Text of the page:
A prominent Iranian soccer player was arrested on Thursday on charges that included defaming the country’s World Cup-participating national team, state-run Iranian media reported Thursday.
The player, Voria Ghafouri, is a former member of Iran’s national squad and a frequent critic of the government. His arrest comes at a time when Iranian soccer players are under scrutiny for their statements about a nationwide uprising in Iran that has lasted for several months.
Iran’s World Cup team silently nods to protests at home
Iran’s national team, during a match against England on Monday, refused to sing during the playing of the country’s national anthem, in what was widely seen as a silent acknowledgment of the protests. Iran’s national television station showed selected images of spectators cheering for Iran during the match, but not the political signs carried by some.
Protests in Iran began in September after a young Kurdish woman, Mahsa Amini, died in police custody. The revolt against Iran’s clerical leadership has spread across the country and sparked a fierce and deadly crackdown, including in ethnic Kurdish areas where rights groups say dozens of people have been killed in recent days.
The UN Human Rights Council in a vote on Thursday launched an investigation into alleged rights abuses in Iran’s response to the protest movement. “Today’s session leaves no doubt that the HRC’s membership recognizes the seriousness of the situation in Iran, and the fact-finding mission established today will help ensure that those involved in the ongoing violent repression of the Iranian people are being identified and their actions documented,” US Secretary of State Antony Blinken said in a statement.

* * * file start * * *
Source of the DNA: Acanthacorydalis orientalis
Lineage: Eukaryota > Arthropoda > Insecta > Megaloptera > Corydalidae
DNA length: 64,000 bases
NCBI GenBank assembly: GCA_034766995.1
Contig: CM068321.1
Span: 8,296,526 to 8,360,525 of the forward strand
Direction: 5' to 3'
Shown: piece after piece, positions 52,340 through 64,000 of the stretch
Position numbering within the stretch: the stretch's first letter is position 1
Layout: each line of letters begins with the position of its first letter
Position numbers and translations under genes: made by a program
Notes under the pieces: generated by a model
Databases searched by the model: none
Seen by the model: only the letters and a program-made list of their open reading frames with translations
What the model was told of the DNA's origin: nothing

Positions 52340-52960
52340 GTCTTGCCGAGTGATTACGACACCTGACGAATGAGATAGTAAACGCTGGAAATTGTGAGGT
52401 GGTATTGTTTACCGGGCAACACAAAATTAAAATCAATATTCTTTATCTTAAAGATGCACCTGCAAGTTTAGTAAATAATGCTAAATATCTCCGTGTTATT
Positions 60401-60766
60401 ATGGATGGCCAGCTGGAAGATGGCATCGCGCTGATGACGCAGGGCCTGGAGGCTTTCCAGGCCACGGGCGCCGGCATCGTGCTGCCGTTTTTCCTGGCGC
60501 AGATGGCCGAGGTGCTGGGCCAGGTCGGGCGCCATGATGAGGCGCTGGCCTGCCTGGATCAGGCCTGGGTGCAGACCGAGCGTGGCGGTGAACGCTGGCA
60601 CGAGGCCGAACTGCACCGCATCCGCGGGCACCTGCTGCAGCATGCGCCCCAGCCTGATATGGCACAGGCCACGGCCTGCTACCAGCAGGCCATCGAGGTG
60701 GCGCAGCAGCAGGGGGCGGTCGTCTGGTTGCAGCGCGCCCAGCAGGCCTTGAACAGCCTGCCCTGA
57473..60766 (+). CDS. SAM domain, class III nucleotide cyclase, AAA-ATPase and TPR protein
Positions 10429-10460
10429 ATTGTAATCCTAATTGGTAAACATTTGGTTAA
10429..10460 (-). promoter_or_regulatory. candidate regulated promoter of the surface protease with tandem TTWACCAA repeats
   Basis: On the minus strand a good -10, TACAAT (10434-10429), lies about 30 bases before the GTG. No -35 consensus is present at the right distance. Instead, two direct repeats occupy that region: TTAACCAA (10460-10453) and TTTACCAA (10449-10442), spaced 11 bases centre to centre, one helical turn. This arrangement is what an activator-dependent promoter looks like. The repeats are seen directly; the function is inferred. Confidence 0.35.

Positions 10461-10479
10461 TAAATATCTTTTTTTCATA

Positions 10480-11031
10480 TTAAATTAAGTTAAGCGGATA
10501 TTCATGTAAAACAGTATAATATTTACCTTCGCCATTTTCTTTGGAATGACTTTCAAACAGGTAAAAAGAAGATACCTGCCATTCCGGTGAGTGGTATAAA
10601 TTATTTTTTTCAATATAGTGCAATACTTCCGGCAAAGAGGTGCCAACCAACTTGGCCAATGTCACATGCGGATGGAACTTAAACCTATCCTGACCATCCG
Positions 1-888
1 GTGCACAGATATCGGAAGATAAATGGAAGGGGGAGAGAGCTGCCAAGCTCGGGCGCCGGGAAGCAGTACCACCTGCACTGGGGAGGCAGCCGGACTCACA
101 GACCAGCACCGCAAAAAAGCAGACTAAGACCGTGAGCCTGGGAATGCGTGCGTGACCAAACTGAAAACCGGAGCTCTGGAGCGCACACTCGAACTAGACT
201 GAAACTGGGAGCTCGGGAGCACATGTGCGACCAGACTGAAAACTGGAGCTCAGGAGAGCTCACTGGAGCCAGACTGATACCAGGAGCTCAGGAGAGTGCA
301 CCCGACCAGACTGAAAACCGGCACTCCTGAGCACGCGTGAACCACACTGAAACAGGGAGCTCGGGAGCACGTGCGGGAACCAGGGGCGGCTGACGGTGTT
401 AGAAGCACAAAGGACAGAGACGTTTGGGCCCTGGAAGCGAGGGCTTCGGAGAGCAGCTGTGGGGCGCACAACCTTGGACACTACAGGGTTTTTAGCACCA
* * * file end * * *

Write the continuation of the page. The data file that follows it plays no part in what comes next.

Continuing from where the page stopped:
Rights groups say Iran is escalating repression in Kurdish areas
Ghafouri, who is Kurdish, has previously criticized government officials on social media and recently posted messages on Twitter condemning the killing of Kurds. Iranian news reports did not specify the reasons for his arrest, but said the charges included “spreading propaganda against” the Islamic Republic.
He has been called up to play several times over the past decade for the national team and has played for several Iranian club teams, including Foolad Khuzestan, his current squad. ISNA, a semi-official news agency, reported on Thursday that Hamidreza Garshasbi, chief executive of the team, had resigned, saying the reason for his resignation had not yet been announced.
Even before the start of the World Cup, some Iranians had called on FIFA, soccer’s global governing body, to ban the national team, known as Team Melli, as a sign of support for the protests. Others argued that Iran’s participation in the World Cup was a boon for the uprising: a high-profile event that gave players and spectators an opportunity to voice dissent with the international media.
Iran will play Wales on Friday.
World Cup in Qatar
Live Updates: The final eight teams making their debut in Qatar take to the field on Thursday in Group G and Group H matches. Stay tuned for the latest news, updates and highlights.
USMNT: In their return to the World Cup, the young Americans settled for a 1-1 draw with Wales in their Group B opener. The US men’s national team faces a bigger task on Friday against Group B favorite England, who destroyed Iran 6-2 earlier on Monday.
Qatar Controversy: Soccer fans wearing the rainbow, a symbol of LGBTQ inclusivity, have said they were denied entry to World Cup stadiums and confronted by members of the public for removing the emblem.
Group guide: The US men’s national soccer team, led by coach Gregg Berhalter and forward Christian Pulisic, qualified for the 2022 World Cup, an improvement from its disastrous and unsuccessful 2018 campaign. Here’s a closer look at how all the teams in each group are doing.